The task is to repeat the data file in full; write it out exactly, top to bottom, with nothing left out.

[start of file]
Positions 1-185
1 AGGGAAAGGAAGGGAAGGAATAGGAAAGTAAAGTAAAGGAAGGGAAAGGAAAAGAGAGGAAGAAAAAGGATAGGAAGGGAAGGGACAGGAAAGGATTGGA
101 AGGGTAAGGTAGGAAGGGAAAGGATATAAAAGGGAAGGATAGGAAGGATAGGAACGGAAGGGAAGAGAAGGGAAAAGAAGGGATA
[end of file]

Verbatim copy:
Positions 1-185
1 AGGGAAAGGAAGGGAAGGAATAGGAAAGTAAAGTAAAGGAAGGGAAAGGAAAAGAGAGGAAGAAAAAGGATAGGAAGGGAAGGGACAGGAAAGGATTGGA
101 AGGGTAAGGTAGGAAGGGAAAGGATATAAAAGGGAAGGATAGGAAGGATAGGAACGGAAGGGAAGAGAAGGGAAAAGAAGGGATA